Wellesley’s New Summer Leadership Program Starts Young Women on the Journey to Becoming a Leader

Students from around the world participate in Wellesley's Contemporary Women's Leadership program
August 16, 2017

“Great leaders create their own paths to success,” said Nancy Coleman, associate provost and director of strategic growth initiatives at Wellesley. “They understand that becoming a leader is a process.”

Coleman created Wellesley’s new Contemporary Women’s Leadership program, which launched this summer, to give college students from around the world a taste of the Wellesley experience and to help them learn to become leaders. This year, six students from China, two from India, and three from the United States participated in the program; it began in late June and featured four weeks of classroom instruction plus a week of experiential learning. In typical Wellesley fashion, the program allowed for plenty of personalized attention.

“Students at the undergraduate level often take classes about leadership, but these classes tend to fall short in their ability to move beyond a theoretical focus,” said Coleman. “My team and I wanted to create a program where students see how concepts they learn in the classroom translate into the workplace.”

Participants, who lived in Stone-Davis, took two courses with Wellesley faculty for which they earned college credit.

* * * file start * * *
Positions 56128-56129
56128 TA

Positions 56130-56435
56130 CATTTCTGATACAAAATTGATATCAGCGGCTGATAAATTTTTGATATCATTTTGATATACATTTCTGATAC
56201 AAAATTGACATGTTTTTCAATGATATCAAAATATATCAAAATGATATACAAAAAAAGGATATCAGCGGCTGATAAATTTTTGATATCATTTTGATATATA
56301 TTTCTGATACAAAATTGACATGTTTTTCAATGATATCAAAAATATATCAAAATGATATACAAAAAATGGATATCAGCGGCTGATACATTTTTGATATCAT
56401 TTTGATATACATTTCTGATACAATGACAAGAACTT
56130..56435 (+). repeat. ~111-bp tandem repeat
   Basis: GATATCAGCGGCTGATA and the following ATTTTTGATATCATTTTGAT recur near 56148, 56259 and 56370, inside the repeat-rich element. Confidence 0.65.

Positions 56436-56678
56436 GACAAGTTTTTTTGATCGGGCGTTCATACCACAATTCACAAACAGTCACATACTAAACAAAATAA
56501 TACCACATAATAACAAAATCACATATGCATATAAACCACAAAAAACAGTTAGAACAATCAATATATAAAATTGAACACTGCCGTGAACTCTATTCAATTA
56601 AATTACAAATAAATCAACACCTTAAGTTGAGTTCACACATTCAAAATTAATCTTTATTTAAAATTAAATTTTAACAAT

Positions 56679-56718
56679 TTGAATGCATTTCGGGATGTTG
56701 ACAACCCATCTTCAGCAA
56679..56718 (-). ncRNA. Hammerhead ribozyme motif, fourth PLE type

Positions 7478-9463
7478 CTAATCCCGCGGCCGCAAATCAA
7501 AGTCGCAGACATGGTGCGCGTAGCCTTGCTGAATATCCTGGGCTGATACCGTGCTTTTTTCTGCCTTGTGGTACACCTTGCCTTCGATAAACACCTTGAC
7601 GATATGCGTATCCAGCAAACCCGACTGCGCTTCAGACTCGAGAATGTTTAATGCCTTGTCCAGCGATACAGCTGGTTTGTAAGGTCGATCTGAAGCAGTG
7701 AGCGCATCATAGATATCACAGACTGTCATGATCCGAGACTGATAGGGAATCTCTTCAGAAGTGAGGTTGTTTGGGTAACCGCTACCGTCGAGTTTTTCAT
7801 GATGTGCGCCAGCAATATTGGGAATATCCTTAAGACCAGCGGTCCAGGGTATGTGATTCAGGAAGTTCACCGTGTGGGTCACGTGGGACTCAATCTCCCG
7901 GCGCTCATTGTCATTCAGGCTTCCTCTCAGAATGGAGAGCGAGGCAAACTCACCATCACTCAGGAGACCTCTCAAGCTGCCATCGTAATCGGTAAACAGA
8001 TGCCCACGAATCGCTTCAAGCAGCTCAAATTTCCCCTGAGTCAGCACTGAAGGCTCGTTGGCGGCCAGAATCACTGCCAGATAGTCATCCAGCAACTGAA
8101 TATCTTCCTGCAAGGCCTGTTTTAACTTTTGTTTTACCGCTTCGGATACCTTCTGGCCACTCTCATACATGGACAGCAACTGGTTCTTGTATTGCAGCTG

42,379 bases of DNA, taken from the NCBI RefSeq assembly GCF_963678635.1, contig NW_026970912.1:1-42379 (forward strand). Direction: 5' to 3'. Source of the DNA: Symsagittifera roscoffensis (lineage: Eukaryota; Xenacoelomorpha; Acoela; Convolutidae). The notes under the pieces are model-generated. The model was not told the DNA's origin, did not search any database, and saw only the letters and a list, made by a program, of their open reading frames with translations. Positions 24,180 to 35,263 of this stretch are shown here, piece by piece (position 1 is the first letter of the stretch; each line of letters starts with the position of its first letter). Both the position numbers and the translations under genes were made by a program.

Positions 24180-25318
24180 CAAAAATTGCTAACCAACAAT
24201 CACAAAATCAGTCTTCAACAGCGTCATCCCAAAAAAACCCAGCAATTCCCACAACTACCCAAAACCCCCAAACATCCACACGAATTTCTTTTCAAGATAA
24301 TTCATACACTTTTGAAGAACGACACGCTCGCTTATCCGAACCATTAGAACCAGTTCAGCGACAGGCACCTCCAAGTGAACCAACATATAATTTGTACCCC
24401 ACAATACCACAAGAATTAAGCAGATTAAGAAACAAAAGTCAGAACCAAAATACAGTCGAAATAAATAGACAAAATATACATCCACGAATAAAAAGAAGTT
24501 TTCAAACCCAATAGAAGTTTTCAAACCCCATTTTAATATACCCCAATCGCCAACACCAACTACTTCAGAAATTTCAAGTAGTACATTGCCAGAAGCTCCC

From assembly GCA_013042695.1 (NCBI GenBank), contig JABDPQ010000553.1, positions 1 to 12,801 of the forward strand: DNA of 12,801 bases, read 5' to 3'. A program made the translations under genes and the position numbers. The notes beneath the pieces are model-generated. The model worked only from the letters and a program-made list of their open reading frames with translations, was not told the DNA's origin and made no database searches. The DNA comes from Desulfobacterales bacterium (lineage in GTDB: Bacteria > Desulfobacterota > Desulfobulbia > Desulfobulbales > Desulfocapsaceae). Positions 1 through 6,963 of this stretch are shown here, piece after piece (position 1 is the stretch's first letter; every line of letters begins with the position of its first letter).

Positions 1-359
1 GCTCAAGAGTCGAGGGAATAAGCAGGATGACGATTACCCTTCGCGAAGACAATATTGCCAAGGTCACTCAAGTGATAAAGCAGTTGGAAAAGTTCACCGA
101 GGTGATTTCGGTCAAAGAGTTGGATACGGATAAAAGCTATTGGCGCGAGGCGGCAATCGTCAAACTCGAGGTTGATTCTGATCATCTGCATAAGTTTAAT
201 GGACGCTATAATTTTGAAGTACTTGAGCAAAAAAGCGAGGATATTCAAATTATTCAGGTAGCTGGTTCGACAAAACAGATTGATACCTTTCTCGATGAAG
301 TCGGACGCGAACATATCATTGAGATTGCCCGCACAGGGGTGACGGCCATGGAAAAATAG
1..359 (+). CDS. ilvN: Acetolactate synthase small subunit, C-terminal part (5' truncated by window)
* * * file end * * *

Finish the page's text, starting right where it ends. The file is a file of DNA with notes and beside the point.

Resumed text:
In Introduction to Women’s and Gender Studies, taught by Elena Tajima Creef, professor of women’s and gender studies and department chair, students learned the historical context of gender inequalities in the United States and how womanhood is represented in popular culture, myths, and ads. They also examined the effects of inequities in the workplace and the role of individuals in perpetuating or challenging stereotypes.

In Organizational Psychology with Linda Carli, senior lecturer in psychology, students explored the elements of good leadership—such as instilling pride in their colleagues and communicating a mission or purpose—as well as how the social environment of the workplace, motivation and morale, and workforce demographics can influence people’s behavior at work.

“Women do not differ from men in the personality traits most predictive of good leadership—extraversion and intelligence—and they are slightly more likely than men to be transformational and to be concerned with ethics,” said Carli in an interview. “The route to being an effective leader is based on acquired skills. So with effort and determination, anyone can become a better communicator, influence agent, mentor, and leader.”

After they completed the two courses, the students spent the fifth week of the program learning about different leadership styles through seminars and discussions with women, including Wellesley alumnae, who have been successful in their careers.

For example, the group visited First Republic Bank in Boston, where several women leaders in the financial world, including host Karen Bratt ’85 and Elyse Cherry ’75, discussed topics such as their career trajectories and the importance of preparation and smart risk-taking.